THEORY OF THE INVENTION collimated quasimonochromatic wave propagating in a normal direction to the x-y plane (either in reflection or, for a partially transparent object, in transmission),

The equation for this relationship may be written in the following form (See Introduction to Fourier Optics, pg. 85, equation 5l5);

U, is the field distribution in the back focal (frequency) plane A is the amplitude of the illuminating wave k= 21r/k is the wave number F is the focal length of the lens x, and y, are coordinates in the back focal plane of the lens t (x,y) is the object reflection or transmission function multiplied by the illuminating wavefront x and y are coordinates in the object plane.

The exponential factor inside the integral is an expression for a plane wave having direction cosines x, and y,. Therefore, the Fourier transform operation expands to t (x,y) into its plane wave components. The actual form of t (x,y) is In Equation 2, A(x, y) represents the amplitude and (x, y) represents the phase or depth distribution across the object. In reflection, the retardation is equal to twice the phase (or depth) of the object. In the last terms of the exponential, a and B are the tilts of the object around the x and y axes respectively. When Equation 2 is inserted into Equation 1, and abbreviating the factor outside the integral with C, the following is obtained:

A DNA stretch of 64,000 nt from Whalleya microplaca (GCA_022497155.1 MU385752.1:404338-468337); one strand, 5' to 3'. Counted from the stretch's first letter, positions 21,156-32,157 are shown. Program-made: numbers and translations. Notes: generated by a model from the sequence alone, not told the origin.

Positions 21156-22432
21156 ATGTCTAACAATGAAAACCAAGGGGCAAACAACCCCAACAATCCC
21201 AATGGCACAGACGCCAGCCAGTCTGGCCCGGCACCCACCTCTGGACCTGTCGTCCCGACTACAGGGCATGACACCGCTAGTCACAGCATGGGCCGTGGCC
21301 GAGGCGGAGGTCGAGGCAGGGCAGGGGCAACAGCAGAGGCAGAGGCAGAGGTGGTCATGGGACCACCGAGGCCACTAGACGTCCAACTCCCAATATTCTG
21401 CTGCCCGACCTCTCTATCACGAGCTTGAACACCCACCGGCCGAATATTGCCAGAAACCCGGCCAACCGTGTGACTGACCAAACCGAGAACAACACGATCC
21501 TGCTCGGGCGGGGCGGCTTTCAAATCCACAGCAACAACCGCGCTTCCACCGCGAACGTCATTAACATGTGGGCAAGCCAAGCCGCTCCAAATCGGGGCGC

This is the same form as Equation 1 except that the co- 0 ordinate origin has been shifted by (01,5) in the frethe distribution 'of amplitude and phase in the back focal plane of the lens (frequency plane) is the Fourier transform of the amplitude and phase distribution right in front of the object.

quency plane. This means that as the object is tilted, the distribution in the back focal plane translates across the object by distances 0: and 3 in the x, and y, directions, respectively. The intensity distribution in the frequency plane is given by the absolute value squared, |U and is called the coherent power spectrum of the object.

If, as in the reflection mode discussed here, the illuminating wave is normal to the x-y plane and the object is tilted around the y axis, the spectrum translates in the x, direction. As the object rotates around the y axis, if a pinhole aperture with a photosensor behind it is placed on-axis and the output recorded, the resulting trace will be a cut through the power spectrum.